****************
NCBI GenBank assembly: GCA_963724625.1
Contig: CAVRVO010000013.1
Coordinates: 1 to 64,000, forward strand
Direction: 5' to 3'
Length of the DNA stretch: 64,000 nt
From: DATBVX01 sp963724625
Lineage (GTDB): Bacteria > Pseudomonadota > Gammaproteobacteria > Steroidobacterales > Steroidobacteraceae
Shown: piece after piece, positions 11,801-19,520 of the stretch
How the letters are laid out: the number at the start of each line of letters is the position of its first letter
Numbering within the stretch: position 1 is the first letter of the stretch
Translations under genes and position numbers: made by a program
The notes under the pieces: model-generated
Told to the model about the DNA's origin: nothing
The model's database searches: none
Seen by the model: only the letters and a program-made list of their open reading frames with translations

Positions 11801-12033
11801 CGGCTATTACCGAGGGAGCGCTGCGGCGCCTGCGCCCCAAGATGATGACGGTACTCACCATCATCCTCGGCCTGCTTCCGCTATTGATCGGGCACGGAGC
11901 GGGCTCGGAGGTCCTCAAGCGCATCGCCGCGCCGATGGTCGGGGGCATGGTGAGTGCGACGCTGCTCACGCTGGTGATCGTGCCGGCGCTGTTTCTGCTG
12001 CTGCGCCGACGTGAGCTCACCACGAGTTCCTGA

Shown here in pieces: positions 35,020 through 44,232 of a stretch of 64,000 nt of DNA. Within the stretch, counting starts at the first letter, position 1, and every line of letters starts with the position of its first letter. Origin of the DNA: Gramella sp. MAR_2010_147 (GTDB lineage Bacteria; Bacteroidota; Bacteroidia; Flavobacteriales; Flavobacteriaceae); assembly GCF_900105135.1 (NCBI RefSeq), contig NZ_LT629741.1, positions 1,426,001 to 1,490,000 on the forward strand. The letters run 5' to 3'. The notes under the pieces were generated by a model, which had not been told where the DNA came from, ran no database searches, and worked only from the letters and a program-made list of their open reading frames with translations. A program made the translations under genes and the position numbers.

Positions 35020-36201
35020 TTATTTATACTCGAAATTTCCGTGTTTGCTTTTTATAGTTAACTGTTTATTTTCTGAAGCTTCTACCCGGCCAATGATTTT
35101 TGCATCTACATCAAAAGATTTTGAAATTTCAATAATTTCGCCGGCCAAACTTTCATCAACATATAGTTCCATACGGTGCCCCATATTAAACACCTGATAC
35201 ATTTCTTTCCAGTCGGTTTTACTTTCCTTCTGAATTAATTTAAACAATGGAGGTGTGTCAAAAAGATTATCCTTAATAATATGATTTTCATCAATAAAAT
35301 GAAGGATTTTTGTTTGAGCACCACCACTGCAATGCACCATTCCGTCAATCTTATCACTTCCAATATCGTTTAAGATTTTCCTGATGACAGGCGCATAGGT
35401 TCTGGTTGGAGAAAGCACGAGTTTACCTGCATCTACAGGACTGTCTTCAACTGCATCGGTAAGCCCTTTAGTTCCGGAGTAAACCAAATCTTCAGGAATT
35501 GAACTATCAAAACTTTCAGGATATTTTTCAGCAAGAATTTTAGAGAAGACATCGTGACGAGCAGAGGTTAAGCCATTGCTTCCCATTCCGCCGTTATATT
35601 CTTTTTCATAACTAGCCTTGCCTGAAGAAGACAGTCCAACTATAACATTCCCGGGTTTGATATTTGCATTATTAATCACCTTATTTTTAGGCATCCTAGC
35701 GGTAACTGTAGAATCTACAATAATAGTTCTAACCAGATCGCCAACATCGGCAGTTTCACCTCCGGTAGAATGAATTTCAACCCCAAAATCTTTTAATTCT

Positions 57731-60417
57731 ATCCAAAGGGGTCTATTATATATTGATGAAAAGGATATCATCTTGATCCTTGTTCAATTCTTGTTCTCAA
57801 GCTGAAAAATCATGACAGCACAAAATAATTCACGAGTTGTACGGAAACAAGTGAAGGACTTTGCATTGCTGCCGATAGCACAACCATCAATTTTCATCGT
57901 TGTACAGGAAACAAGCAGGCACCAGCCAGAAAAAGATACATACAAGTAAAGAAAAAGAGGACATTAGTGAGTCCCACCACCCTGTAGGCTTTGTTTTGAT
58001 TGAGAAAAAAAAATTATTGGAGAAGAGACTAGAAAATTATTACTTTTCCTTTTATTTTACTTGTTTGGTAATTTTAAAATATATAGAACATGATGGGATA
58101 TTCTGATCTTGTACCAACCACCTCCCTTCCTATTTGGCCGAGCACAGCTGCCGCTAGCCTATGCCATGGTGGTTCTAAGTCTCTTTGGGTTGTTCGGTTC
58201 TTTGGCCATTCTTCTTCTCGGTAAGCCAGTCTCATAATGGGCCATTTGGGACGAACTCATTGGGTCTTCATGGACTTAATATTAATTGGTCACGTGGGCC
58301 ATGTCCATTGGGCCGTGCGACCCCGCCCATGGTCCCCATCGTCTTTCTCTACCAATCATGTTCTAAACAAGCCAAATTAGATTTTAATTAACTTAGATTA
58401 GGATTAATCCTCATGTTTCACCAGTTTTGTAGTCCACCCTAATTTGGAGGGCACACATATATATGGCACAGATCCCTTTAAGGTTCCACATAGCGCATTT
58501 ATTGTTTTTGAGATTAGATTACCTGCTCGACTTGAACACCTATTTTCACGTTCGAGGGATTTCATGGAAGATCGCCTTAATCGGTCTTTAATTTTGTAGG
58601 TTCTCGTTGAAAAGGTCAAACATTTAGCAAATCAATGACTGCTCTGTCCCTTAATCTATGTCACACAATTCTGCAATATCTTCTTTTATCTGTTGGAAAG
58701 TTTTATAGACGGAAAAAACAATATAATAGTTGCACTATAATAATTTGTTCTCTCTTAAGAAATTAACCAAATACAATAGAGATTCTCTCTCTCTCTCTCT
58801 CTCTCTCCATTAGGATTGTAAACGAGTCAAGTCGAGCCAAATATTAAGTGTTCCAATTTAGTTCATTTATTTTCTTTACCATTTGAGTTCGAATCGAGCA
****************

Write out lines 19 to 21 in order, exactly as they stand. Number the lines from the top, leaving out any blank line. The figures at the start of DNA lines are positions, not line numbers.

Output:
12001 CTGCGCCGACGTGAGCTCACCACGAGTTCCTGA

Shown here in pieces: positions 35,020 through 44,232 of a stretch of 64,000 nt of DNA. Within the stretch, counting starts at the first letter, position 1, and every line of letters starts with the position of its first letter. Origin of the DNA: Gramella sp. MAR_2010_147 (GTDB lineage Bacteria; Bacteroidota; Bacteroidia; Flavobacteriales; Flavobacteriaceae); assembly GCF_900105135.1 (NCBI RefSeq), contig NZ_LT629741.1, positions 1,426,001 to 1,490,000 on the forward strand. The letters run 5' to 3'. The notes under the pieces were generated by a model, which had not been told where the DNA came from, ran no database searches, and worked only from the letters and a program-made list of their open reading frames with translations. A program made the translations under genes and the position numbers.

Positions 35020-36201